Australia - Denham (Monkey Mia)

Trip Start Dec 05, 2005
Trip End Ongoing

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Wednesday, April 19, 2006

Day 1

With the natural delights of Kalbarri taken care of we began our journey to Denham, further up the west coast. The drive to Denham was a pretty lengthy 480km, with only one stop on the way for yet another natural wonder - the Stromatolites.

The Stromatolites are considered to be the oldest living organism on the planet, and the source from which all other life has formed. They are extremely slow growing single-celled organisms and increase in size by less than 1mm per year. The undisturbed and high salinity waters in Hamlin Pool in Shark Bay offer a perfect habitat for these fragile species to survive. Admittedly they do just look like a cluster of rocks in the water but when you read a little about them you do actually feel privileged to be able to cast your eyes over such a rare collection of ancient life - especially when they are only visible at low-tide, we had just been lucky with our timing! (PICS)

Upon leaving the Stromatolites we completed our journey to Denham and found a campsite just as it got dark. Just in time for dinner and bed.

Day 2

Monkey Mia - strangely named as it has nothing to do with monkeys, and a lot to do with dolphins - was the destination for the mornings sightseeing. It is a 30 minute drive from Denham to the other side of the peninsula and requires a $9 CALM fee - although we managed to get away with not paying it!

The set-up in Monkey Mia is very similar to the Dolphin Discovery Centre in Bunbury. However, the dolphins are a bit more routinely regular in their visits as they are fed each time they approach - this makes the entire place much more popular with the tourists and consequently much more commercialised and frankly less natural.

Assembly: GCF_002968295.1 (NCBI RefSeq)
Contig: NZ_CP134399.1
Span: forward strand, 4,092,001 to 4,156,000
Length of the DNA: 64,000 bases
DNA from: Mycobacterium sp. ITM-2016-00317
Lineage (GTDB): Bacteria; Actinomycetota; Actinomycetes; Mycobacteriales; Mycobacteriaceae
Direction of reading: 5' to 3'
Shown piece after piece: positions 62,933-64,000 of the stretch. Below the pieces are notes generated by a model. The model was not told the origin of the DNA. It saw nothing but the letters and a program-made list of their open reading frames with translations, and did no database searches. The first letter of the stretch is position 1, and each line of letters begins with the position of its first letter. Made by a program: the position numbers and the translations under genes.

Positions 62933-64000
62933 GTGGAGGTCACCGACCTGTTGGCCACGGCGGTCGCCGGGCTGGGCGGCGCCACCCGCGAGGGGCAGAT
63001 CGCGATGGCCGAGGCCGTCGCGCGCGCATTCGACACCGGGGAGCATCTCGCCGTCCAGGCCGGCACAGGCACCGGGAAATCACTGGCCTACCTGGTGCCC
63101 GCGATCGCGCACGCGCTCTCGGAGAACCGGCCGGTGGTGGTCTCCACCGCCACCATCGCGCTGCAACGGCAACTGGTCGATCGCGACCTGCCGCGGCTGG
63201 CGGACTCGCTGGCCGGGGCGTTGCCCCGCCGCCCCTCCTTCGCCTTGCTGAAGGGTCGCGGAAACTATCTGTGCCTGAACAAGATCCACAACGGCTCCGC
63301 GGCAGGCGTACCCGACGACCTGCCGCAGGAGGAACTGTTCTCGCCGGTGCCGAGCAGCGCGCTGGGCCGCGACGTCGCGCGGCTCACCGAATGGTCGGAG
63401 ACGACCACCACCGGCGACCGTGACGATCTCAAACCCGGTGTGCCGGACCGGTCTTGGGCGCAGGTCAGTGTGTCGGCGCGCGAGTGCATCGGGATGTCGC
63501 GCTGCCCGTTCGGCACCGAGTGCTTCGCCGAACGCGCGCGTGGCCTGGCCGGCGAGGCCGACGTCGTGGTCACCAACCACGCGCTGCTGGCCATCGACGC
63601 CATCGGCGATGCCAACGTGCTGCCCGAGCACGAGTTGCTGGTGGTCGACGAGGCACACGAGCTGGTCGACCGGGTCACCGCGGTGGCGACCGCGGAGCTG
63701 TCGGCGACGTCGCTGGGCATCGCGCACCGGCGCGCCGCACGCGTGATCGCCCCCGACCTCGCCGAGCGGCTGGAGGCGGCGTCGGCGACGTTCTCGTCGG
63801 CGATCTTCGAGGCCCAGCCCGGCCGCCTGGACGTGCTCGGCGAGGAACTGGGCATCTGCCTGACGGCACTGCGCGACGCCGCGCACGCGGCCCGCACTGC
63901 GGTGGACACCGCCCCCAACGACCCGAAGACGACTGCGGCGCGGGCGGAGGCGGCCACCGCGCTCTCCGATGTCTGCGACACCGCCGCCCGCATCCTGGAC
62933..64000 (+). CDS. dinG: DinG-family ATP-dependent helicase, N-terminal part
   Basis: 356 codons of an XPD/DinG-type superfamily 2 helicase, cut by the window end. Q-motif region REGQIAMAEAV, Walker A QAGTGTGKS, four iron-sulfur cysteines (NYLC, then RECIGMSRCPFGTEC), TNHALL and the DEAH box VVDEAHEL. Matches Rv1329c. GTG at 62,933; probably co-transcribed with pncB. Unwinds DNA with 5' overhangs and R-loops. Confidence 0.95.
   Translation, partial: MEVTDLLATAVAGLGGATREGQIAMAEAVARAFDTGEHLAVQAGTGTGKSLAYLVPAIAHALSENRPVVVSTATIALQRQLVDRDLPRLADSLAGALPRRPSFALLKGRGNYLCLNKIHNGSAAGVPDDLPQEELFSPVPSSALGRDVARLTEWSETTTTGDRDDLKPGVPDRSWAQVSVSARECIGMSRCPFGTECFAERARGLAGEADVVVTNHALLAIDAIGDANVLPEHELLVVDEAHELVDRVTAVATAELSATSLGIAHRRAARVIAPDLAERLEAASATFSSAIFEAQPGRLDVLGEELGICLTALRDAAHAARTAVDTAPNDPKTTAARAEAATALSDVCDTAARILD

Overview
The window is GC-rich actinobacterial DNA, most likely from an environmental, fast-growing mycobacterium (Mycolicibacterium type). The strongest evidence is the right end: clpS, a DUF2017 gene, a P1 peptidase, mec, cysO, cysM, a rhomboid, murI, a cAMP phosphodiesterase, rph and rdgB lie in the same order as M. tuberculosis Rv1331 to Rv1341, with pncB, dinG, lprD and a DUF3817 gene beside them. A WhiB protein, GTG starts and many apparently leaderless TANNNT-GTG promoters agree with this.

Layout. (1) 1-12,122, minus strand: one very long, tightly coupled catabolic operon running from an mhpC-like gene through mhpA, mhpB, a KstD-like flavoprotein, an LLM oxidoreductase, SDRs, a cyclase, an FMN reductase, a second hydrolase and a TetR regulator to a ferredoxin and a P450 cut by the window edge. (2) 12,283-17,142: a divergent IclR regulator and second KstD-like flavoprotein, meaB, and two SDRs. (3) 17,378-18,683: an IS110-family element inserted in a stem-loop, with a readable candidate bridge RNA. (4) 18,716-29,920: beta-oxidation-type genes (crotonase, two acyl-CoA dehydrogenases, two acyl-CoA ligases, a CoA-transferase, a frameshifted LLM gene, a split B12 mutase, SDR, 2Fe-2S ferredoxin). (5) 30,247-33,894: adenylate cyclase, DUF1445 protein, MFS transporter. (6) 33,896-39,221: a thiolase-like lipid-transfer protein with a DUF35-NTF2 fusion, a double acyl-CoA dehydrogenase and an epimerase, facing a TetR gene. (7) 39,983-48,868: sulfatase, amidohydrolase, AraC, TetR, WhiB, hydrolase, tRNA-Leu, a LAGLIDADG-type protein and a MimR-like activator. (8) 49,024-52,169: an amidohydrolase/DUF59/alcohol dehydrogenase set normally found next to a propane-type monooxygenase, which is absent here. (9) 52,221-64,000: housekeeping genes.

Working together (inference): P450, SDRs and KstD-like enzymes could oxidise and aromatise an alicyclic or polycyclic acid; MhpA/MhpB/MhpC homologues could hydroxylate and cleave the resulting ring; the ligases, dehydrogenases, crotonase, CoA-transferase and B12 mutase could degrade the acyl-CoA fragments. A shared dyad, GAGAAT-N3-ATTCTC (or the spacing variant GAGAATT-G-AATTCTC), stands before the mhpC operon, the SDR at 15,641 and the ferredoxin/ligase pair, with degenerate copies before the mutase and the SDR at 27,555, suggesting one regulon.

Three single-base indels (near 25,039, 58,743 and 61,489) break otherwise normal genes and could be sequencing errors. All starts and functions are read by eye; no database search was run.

We sat down on the beach and waited for the inevitable dolphin appearance. We didn't have to wait long before a pod of four showed up (PICS), swimming directly to the interaction / feeding area where a crowd of around 50 tourists descended and lined up to take pictures.

The whole experience was well organised and fairly informative, with a guide giving a talk whilst the dolphins were swimming around alongside her. After they had been there for a while the food came out and people in the crowd could hand feed them.

All in all the experience was a bit disappointing. If we hadn't been to Bunbury, where the approach is far more natural and unforced, then we're sure we would have been amazed - but the overcrowded, almost scripted proceedings gave the impression that we weren't witnessing something special - the way we felt in Bunbury.

Nearby pelicans were also present on the beach, desperate to pick off any leftovers the dolphins may have missed (PIC).

Leaving Monkey Mia we returned to Denham, passing via a gorgeous lagoon which looked as if it must have been man-made it was so perfect (PIC). We were tempted to go down for a swim but opted instead to continue on the road back to Denham so that we could proceed up to Carnarvon the same day.

On the road from Denham we called at Eagles Bluff, a haven for sharks, dolphins, dugongs and manta rays (PIC) due to its clear warm waters and shelter from the strong currents surrounding the rest of the coast. We did see a couple of sharks, although they were too far away to see what type they were.

We also stopped at Shell beach, a well known shoreline in Shark Bay where the entire beach is made up of small shells, which were used decades ago as a local building material. The shells were pretty sharp underfoot and the walk to the beach from the car park was not the shortest, possibly suggesting why the beach isn't actually used as a popular relaxation spot - despite the fact that it was very beautiful (PICS).

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